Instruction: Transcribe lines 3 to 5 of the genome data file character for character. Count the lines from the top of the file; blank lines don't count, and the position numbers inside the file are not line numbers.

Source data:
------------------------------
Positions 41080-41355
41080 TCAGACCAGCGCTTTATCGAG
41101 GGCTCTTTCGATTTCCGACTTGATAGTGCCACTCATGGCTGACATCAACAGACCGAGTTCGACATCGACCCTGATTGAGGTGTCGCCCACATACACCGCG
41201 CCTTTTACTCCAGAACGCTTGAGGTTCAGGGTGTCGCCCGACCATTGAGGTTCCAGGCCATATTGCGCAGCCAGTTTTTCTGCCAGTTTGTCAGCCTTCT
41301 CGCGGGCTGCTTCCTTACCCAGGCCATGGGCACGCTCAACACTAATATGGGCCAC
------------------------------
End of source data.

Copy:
41101 GGCTCTTTCGATTTCCGACTTGATAGTGCCACTCATGGCTGACATCAACAGACCGAGTTCGACATCGACCCTGATTGAGGTGTCGCCCACATACACCGCG
41201 CCTTTTACTCCAGAACGCTTGAGGTTCAGGGTGTCGCCCGACCATTGAGGTTCCAGGCCATATTGCGCAGCCAGTTTTTCTGCCAGTTTGTCAGCCTTCT
41301 CGCGGGCTGCTTCCTTACCCAGGCCATGGGCACGCTCAACACTAATATGGGCCAC